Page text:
New signalling pathway driving Barrett’s esophagus and esophageal cancer identified

September 2022 Science Willem van Altena
Esophageal cancer, 3D illustration showing malignant tumor in the human esophagus

Researchers at Case Western Reserve University School of Medicine and Case Comprehensive Cancer center in Cleveland (USA) have identified hyper activation of a key signalling pathway in the development of Barrett’s esophagus (BE) and esophageal adenocarcinoma (EAC). The findings of this study were recently published in the journal Gastroenterology.

Both BE and EAC are highly aggressive and heterogeneous pre-cancerous and cancerous conditions and often result in poorer clinical outcomes with available standard of care. Therefore, new and focussed treatment options are needed to improve current survival rates. Towards this, the researchers sequenced the transcriptome (total RNA) of tumor biopsies of EC, EAC, normal esophageal squamous and gastric cancers. Further, they performed a integrated expression analysis using systems biology, mathematical modelling and complemented it with wet-lab and animal studies.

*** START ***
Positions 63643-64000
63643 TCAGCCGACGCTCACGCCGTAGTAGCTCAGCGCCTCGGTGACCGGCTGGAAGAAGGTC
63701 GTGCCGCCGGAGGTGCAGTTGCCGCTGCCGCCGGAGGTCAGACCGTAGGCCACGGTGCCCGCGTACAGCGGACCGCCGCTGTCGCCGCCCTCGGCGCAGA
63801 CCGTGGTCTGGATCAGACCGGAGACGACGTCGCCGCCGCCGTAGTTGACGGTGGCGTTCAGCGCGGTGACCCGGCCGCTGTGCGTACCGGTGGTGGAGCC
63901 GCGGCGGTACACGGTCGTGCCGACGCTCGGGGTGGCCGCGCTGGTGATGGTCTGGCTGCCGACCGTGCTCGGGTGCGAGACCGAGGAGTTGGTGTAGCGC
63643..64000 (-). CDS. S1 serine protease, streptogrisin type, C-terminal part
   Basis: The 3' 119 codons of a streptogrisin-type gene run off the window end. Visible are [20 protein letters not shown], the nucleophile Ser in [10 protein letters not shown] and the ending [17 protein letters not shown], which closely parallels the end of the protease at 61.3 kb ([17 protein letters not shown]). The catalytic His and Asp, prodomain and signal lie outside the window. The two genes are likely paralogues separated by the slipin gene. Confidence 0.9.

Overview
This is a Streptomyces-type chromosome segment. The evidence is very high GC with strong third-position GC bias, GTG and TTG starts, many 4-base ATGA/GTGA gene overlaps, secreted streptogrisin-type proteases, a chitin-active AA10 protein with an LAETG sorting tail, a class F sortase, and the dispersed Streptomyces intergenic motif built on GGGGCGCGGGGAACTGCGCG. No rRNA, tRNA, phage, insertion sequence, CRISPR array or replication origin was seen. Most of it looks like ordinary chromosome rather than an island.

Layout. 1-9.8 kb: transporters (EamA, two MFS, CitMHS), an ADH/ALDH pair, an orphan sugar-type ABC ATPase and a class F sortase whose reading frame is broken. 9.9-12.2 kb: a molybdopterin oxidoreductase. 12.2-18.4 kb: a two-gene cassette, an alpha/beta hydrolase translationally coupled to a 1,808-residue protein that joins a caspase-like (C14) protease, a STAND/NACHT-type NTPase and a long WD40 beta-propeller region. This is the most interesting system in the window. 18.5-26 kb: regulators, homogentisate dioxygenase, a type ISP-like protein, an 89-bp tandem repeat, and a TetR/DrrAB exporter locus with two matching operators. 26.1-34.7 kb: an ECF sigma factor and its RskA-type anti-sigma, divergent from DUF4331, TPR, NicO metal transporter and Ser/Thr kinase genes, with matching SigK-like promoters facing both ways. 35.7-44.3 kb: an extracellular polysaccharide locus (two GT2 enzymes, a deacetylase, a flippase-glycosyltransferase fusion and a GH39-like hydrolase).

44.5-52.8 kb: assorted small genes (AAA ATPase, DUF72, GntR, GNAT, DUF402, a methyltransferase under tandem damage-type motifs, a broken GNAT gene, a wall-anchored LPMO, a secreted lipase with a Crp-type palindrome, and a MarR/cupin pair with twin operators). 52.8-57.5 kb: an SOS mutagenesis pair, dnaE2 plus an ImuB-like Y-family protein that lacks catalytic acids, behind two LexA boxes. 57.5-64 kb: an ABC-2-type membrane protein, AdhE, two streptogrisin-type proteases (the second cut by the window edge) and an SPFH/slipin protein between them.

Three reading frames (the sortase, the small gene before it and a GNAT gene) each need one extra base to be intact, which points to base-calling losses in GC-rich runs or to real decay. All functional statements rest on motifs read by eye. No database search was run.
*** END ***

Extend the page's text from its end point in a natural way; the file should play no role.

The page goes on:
Key oncogene

The integrated analysis found that EphB2 signalling was hyper activated in most cases of BE and EAC. The significance of these findings is reflected in the fact that EphB2 regulates major regulatory networks regulating digestive tract including the key oncogene, c-MYC.

Highly significant

This discovery is highly significant for developing new treatments for these patients with dismal 5-year survival rates. As the current immune checkpoint inhibitors are ineffective for majority of these cancers, the researchers are developing novel immune-therapy for targeting cancer cells expressing EphB2.

The study’s lead, Kishore Guda said, “Targeting EphB2 in gastroesophageal cancers hasn’t been tried before. If our preclinical studies prove effective, future clinical trials can include immune cell approaches and other strategies, including antibodies and chemical inhibitors, targeting EphB2 pathway alone or in combination with standard-of-care treatment options in a primary or metastatic setting.”


Venkitachalam S, Babu D, Ravillah D, et al. The Ephrin B2 Receptor Tyrosine Kinase Is a Regulator of Proto-oncogene MYC and Molecular Programs Central to Barrett’s Neoplasia. Gastroenterology. 2022 Jul